Q. Where do firms get into trouble in terms of attorney compensation?

Too many firms, while espousing certain values, actually reward very different behaviors. A compensation system works only when the financial incentives are specifically aligned with the stated goals of the firm.

Many law firm management consultants spend hours and hours interviewing the firm’s attorneys to learn about what they perceive as the firm’s values. I have found that the easiest way to determine the firm’s real values is to look at the way the attorneys are compensated and see what behaviors actually are rewarded. For example, many firms will tout business diversification as a goal, yet their compensation plan actually rewards work on existing business and may actually penalize those venture out to develop new business. Diversification can be the catchword of the firm retreat, but in the end the attorneys know that their individual incomes do not depend on their diversification efforts.

Failure to recognize the different roles attorneys play within a firm is another common problem. The firm needs to decide what roles they need their attorneys to play in order to meet the firms goals, recognizing that some attorneys are finders of new business, some are minders of existing business and others are grinders who do the work. Depending on the needs of the firm at a given moment in time, the value of these roles can vary dramatically. Firms suffer when they do not properly identify the roles and adjust compensation accordingly.

Another example is where firms talk about their collegiality and culture of cooperation yet actually reward the lone-wolf “rainmakers.” In this situation, what incentive do any of the other attorneys have to work toward the stated+ goals of the firm?

While admitting that the firms stated goals and culture are out of line with their compensation plan is a bitter pill for many firms to swallow, it’s absolutely essential to long term financial health and success.

Q. How much does the reputation of the plaintiff lawyer affect how an insurance company handles a claim?

It can mean a lot! And I can say from personal experience that underestimating this fact can cost you and your client a lot of money.

Some years ago I was handling the litigation in an insurance bad faith case. Our in-house attorney had been following the developing case and had concluded that it was a low exposure case, in large part because he was unimpressed by the opposing lawyers. The defense counsel was similarly unimpressed and did not take seriously the prospect that the case might go to trial. He did little discovery and few interviews of company personnel.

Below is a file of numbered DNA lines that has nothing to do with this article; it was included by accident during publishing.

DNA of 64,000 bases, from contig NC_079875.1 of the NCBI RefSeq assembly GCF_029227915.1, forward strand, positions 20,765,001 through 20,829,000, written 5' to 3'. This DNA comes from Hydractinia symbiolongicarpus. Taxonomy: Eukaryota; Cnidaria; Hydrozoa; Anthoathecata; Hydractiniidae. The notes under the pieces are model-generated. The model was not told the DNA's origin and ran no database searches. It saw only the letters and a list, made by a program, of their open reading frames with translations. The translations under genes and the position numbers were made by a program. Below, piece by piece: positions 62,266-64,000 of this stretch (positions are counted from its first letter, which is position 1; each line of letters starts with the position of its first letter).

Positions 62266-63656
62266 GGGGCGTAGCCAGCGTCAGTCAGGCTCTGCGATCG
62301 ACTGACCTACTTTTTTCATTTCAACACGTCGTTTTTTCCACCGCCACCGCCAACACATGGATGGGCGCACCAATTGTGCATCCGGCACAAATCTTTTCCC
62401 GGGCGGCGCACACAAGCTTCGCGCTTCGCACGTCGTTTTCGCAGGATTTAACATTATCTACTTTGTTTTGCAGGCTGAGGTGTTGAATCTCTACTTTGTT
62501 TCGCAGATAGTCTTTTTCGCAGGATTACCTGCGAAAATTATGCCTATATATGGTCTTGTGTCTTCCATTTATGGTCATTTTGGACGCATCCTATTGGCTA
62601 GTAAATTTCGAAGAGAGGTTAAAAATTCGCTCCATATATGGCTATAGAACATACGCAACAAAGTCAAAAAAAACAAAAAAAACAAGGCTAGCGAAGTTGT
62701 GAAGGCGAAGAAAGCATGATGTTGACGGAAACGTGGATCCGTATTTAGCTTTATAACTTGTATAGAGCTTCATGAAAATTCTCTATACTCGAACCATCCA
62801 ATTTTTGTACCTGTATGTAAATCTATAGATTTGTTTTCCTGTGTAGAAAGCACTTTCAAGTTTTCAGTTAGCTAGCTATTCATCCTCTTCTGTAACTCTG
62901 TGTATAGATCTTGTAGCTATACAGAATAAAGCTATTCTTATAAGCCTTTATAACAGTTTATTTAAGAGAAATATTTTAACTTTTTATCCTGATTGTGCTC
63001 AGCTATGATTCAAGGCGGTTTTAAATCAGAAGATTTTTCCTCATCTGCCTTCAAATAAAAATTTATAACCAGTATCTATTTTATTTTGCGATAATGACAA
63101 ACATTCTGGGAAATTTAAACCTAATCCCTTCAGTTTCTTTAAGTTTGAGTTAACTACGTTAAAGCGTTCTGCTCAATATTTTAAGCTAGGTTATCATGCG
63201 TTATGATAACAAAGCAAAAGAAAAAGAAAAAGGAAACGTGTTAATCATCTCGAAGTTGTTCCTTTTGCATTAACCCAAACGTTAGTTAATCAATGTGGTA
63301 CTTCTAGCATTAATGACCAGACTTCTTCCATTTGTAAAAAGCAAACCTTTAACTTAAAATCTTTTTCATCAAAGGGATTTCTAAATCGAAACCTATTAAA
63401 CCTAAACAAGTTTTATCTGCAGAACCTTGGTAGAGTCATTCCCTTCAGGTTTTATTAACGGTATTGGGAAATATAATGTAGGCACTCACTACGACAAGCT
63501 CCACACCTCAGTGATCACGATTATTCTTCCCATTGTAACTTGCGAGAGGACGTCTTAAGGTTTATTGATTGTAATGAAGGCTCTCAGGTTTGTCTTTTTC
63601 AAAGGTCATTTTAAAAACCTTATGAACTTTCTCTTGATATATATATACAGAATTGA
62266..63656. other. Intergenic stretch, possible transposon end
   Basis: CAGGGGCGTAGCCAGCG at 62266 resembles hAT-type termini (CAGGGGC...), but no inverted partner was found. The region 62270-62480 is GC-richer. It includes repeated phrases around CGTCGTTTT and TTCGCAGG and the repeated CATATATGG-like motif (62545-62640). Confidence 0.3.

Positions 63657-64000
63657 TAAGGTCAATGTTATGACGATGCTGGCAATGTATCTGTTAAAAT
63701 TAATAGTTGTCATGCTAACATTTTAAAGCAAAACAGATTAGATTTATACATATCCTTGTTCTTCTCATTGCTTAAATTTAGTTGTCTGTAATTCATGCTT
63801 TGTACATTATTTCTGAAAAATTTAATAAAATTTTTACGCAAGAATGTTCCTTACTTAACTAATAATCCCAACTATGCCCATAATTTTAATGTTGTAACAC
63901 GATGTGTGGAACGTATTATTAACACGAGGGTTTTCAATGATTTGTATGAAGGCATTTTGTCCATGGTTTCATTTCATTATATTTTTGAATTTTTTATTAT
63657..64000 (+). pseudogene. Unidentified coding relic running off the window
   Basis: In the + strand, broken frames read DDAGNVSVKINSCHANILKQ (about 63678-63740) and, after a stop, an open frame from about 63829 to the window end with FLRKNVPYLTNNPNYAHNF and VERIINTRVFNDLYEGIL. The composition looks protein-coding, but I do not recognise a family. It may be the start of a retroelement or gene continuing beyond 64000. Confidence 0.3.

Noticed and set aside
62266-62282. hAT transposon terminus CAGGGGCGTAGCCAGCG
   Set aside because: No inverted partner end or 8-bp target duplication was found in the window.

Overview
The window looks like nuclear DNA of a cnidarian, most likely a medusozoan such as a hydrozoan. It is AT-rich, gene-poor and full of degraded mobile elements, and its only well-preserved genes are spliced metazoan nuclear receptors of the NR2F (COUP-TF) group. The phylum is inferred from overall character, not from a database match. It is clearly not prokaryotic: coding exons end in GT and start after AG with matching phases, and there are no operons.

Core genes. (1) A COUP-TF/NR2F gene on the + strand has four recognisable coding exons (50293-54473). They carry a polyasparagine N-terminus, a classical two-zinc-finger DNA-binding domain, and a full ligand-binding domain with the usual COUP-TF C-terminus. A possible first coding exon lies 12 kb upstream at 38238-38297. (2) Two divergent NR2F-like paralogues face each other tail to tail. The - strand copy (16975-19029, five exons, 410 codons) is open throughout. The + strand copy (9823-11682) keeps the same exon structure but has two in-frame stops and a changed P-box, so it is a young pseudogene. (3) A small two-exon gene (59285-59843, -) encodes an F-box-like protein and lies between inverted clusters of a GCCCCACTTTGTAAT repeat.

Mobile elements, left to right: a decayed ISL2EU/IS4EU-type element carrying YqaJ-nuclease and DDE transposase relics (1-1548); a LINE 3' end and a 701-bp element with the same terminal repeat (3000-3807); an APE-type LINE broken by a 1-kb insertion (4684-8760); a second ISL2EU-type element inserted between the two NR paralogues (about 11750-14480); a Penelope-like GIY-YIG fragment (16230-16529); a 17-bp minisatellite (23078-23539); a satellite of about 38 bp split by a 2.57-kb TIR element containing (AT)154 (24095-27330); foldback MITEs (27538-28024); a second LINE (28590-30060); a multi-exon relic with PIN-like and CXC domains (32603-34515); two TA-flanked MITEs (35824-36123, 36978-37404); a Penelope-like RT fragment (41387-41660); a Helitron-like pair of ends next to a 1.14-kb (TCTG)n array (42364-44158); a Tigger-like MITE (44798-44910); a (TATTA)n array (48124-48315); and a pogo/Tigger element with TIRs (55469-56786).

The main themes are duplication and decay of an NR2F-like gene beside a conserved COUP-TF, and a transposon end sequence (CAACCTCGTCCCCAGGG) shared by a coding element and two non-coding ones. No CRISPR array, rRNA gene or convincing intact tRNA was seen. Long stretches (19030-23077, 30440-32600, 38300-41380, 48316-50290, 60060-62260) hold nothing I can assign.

One day, several months before trial, a well-known bad faith attorney appeared for the depositions of several company representatives. Suddenly it became clear that the case might be worth much more than originally thought. The ultimate seven-figure settlement confirmed that conclusion.

In this and other cases, the identity of the plaintiff attorney was a primary factor in whether the case was considered “high-exposure” and placed in the system for senior management evaluation and settlement.

Many competent attorneys, with good cases, are able to do what is necessary to prepare the case properly for trial. Nevertheless, it is inescapable that reputation plays a large role in the perceived value of the case when viewed by insurance claims personnel and senior management. The lesson to be learned is that even with excellent preparation, an insurance company is much more likely to take the case seriously if they are aware that a well-known lawyer will be involved. The cost of retaining a more experienced attorney to assist in this way often will be justified by the greater concern it creates within the insurance company and higher settlement value given to the case.

An insurance company is much more likely to take the case seriously if they are aware that a well-known plaintiff lawyer will be involved. The cost of retaining such an attorney is almost always justified by the higher settlement value assigned to the case.